50 years of history on display at PTM

Pembina Threshermen's Museum manager Kimberly Striemer and board vice president Bill Reimer bury a time capsule on the grounds to commemorate the museum's 50th anniversary. (LAUREN MACGILL, Morden Times)

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Pembina Threshermen’s Museum has been celebrating their 50th anniversary all summer long, but August 13 marked the official 50th year of the museum’s existence.

PTM was founded by farmers William Elias, John Fehr, George Goertzen, John Letkeman and Abram Hiebert. In 1966 Elias bought an old threshing machine at an auction sale, intending to keep it mostly as a show piece. Eventually he started to wonder about having a threshing day to demonstrate how it worked.

The five men got together and created an annual ‘Threshing Bee’ and due to its popularity, the men started talking about creating a museum.

On August 13, 1968 they incorporated.

“Their aim from the start was not just the threshing,” president Howard Thiessen said. “They were intent on showing people how we used to live, how people used to make a living and stay alive. We have all these artifacts to remind us how people lived and existed.”

Thiessen said it can be hard work keeping the museum up and running, but seeing how people react makes it worthwhile. “When you hear and see reactions, whatever I thought was long, whatever I thought was boring, whatever I thought was too much work, it’s all worth it when you see the reactions of people,” he said.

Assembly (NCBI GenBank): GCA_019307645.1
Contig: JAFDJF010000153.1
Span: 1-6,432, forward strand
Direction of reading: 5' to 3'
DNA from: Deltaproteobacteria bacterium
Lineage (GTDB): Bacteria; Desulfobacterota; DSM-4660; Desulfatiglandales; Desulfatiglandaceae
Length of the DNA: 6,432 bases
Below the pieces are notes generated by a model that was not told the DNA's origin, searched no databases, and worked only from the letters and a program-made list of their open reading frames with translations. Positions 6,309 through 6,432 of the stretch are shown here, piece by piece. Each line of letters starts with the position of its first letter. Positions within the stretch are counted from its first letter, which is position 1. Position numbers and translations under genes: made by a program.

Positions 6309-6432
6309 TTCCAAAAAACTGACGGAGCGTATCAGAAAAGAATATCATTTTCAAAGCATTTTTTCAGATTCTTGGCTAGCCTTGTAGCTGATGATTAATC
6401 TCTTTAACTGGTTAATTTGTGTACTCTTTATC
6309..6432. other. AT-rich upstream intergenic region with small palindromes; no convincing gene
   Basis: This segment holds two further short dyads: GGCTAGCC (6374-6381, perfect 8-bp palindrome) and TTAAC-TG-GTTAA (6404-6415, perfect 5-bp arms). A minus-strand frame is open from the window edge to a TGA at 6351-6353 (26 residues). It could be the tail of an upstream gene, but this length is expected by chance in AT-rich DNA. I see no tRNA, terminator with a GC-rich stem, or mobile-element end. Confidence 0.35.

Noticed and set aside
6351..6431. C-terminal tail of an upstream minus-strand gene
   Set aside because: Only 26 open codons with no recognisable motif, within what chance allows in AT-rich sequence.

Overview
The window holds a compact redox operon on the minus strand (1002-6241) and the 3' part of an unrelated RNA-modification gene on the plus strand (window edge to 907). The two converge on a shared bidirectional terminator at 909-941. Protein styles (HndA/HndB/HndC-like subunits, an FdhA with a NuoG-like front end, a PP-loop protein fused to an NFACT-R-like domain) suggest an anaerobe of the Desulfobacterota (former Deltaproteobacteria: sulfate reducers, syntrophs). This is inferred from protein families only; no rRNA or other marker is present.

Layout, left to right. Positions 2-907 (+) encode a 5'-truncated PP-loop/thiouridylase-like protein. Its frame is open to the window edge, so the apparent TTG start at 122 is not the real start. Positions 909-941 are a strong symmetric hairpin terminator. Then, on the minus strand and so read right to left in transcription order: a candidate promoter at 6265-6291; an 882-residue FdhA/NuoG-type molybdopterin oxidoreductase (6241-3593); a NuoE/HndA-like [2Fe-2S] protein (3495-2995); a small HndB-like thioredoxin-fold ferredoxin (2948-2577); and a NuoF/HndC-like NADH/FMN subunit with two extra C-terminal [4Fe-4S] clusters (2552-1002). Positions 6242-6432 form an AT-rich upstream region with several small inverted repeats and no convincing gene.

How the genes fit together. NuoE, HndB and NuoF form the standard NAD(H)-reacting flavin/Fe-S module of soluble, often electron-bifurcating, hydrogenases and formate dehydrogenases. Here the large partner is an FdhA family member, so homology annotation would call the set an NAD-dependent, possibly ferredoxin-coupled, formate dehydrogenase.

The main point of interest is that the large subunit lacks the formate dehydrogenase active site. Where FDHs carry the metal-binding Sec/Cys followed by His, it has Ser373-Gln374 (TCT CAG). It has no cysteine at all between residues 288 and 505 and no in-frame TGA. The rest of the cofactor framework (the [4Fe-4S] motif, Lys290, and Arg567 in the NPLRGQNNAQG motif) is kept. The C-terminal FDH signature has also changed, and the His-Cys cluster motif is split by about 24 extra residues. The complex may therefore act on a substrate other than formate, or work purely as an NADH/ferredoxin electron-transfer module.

One of the major additions to PTM this year was Brimberly Village. Manager Kimberly Striemer said the effort to clean the building started with a summer student (Brianna) two years ago, who started the cleanup effort.

“I had no idea it was even going to take me past that season,” she said. “But it just kept growing and evolving and progressing. What’s significant about it is the fact that I had no idea it was going to take that long, but that was the original building of the museum. That was what they worked out of.”

“To have that open exactly 50 years later, transformed into Brimberly Village in the very building that was the start of this museum, it’s very special,” she added. “It’s so significant. I didn’t plan that, that’s how it happened.”

Thiessen and Striemer also stressed the importance of volunteers, past and present.

PTM put up an honour wall in the dining hall, listing the founders, former Valley Harvest Maids, presidents, managers and summer students. They also buried a time capsule, which will be opened in 2043.

A plaque stands over the buried time capsule at Pembina Threshermen’s Museum, which will be dug up in 2043. (LAUREN MACGILL, Morden Times)